We’ve always done it bigger in the West, but urban sprawl and demand for more roads, wider lanes and multiple family vehicles has its downfalls, especially for Colorado Springs seniors.

“We’ve been building our cities for cars for 60 years, and it’s left many of our seniors isolated in their neighborhoods and suburbs,” said Angel Bond, mobility manager for the Pikes Peak Area Council of Governments Area Agency on Aging.

Bond works with Mountain Metropolitan Transit (MMT) to ensure there are viable transportation options for our community’s seniors, including a Senior Ambassador Program that pairs volunteers with seniors new to public transit, allowing them time to learn the system alongside a trained assistant.

“It’s important to learn how to ride the bus before you need to ride the bus,” said Vicki McCann, public relations and marketing supervisor for the Mountain Metro Transit Services Division of the City of Colorado Springs. McCann said she encourages everyone to try out MMT’s bus system so they are familiar with it before finances, age, or a disability leaves them unable to drive.

“If it’s about $8,000 a year to own and operate a car, that’s quite a bit when you’re on a fixed income,” McCann said. “Our transit options are much more affordable for individuals and economical for the community as a whole.” A single ride on an MMT bus is just 85 cents for seniors. Tickets can be purchased with exact change on the bus, via a ticket vending machine located in the downtown terminal, 127 E. Kiowa St.; at the Citizens Service Center, 1675 W. Garden of the Gods Road; at Pikes Peak Community College Centennial Campus, 5675 S. Academy Blvd.; at the Citadel Transfer Center, 750 Citadel Drive W; or at transit.coloradosprings.gov, and they will be mailed to your home.

The benefits of utilizing public transit extends far beyond saving seniors money. “Studies show seniors who use the bus are more fit and maintain their physical mobility longer,” McCann said. “You can’t use public transportation without doing a little bit of walking.”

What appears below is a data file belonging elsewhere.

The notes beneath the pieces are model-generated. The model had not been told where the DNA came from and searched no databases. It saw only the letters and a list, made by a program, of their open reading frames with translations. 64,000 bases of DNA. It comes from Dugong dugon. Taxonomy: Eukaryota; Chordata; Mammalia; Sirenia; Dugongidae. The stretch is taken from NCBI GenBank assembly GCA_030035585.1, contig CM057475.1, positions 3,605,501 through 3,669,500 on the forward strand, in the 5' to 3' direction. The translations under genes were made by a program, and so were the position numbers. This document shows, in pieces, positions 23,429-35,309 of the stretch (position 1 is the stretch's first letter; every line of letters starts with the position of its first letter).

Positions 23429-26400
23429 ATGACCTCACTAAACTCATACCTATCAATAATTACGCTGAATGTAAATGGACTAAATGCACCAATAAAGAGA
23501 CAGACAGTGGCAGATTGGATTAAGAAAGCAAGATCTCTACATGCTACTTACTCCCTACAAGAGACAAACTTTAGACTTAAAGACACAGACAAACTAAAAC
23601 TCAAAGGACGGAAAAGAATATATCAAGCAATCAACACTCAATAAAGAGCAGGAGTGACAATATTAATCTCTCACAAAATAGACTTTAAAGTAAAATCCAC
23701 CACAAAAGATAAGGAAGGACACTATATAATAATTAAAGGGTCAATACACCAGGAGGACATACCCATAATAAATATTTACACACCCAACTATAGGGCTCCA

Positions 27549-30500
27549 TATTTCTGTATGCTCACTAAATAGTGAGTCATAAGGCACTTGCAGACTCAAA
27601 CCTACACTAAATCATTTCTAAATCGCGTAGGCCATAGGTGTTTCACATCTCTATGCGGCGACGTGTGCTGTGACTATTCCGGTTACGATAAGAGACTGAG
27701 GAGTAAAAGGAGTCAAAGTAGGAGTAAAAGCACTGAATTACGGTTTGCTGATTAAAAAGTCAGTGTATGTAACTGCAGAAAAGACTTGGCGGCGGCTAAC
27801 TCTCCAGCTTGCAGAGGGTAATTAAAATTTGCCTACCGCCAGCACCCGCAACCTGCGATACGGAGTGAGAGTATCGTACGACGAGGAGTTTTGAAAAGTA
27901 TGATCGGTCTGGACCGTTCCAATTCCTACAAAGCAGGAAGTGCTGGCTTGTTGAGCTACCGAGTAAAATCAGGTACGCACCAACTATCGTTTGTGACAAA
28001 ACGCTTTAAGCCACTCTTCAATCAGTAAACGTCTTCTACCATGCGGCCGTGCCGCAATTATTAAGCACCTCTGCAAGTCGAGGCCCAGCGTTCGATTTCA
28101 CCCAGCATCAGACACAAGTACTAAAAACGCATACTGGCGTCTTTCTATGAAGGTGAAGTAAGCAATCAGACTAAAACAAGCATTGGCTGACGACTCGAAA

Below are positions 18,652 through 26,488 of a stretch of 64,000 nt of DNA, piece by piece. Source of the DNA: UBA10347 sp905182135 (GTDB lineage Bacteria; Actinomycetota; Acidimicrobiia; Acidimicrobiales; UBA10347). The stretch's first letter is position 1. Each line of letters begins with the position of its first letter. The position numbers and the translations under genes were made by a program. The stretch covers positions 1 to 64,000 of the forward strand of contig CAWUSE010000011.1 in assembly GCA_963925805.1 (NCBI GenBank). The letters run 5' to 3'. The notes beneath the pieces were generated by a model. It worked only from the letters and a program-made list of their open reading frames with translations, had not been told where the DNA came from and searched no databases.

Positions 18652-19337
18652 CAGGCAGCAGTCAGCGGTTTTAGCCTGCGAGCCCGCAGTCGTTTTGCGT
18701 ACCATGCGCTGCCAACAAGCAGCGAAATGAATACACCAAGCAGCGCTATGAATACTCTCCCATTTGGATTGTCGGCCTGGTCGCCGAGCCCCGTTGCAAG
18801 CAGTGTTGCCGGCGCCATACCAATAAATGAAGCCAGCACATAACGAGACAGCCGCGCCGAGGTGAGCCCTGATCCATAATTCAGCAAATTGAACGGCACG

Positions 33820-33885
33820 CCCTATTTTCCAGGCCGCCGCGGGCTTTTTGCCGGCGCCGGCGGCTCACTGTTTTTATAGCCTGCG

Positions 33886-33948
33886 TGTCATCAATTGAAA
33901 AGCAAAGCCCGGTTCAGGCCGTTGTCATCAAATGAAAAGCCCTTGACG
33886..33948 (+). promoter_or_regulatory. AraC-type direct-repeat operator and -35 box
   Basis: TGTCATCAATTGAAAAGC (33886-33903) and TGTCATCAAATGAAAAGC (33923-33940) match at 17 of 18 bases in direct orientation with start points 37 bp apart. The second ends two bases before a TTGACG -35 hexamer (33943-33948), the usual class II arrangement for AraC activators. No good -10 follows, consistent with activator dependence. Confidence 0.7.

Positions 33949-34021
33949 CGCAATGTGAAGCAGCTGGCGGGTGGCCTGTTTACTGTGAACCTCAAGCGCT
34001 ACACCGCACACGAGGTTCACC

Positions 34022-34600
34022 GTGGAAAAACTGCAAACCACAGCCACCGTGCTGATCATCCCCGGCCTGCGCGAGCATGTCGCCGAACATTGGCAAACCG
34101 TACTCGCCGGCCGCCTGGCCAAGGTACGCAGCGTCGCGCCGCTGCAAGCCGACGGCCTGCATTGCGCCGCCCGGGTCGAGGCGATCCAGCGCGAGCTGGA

As for mental health, MMT is the perfect prescription. “Often, we hear from seniors that they don’t want to be a burden,” Bond said. “Public transportation helps people maintain independence and live vibrant social lives,” McCann said. With 22 routes and almost 1,000 stops throughout the city, MMT runs about 11,000 one-way trips a day for its riders. “People don’t realize all the places they can go,” McCann said. “Our routes stop at so many places that offer senior services.”

Bond recommended new riders start by familiarizing themselves with one useful route. “After learning one, it’s easier to branch out and learn more lines and how to transfer. Pretty soon, you’ll find you’re comfortable riding all over the city.”

Routes 12 and 25 are some of MMT’s most popular routes for seniors. “They go by the senior center, grocery stores and Memorial Hospital – many of the places we take for granted, but our seniors don’t.” Case in point: Mary, a senior who recently moved to Colorado Springs from another state and lived near Tutt Boulevard. “Mary wasn’t able to drive, but she wanted to take computer classes at the senior center and the library. She was so thankful for the opportunity to get out and participate in her new community.”

Bond and McCann are on a mission to not only educate Springs seniors on the benefits of using public transportation, but to correct misconceptions. “There’s a stigma that it’s unsafe or unclean, but it’s simply untrue,” McCann said. Each bus is equipped with 9 real-time cameras that are monitored at a central dispatch office. “And all the buses are always accounted for via our Automatice Vehicle Location system. It’s extremely safe statistically, often much safer than driving an individual vehicle.”

“It’s a highly sophisticated system,” McCann added. “We plan stops exactly and adjust times and routes accordingly, and all the buses are kept extremely neat and clean.” MMT also hosts travel training upon request. “If someone is afraid of being stranded, we can help them plan and understand the system so they never have to be stuck somewhere.”

For more information on how Mountain Metropolitan Transit can help seniors get around town, visit transit.coloradosprings.gov.

Pikes Peak Newspapers, Editor

Hannah Blick has lived in the Pikes Peak region for six years. She studied journalism at Kansas State University and enjoys biking, skiing and hiking in the Rockies.

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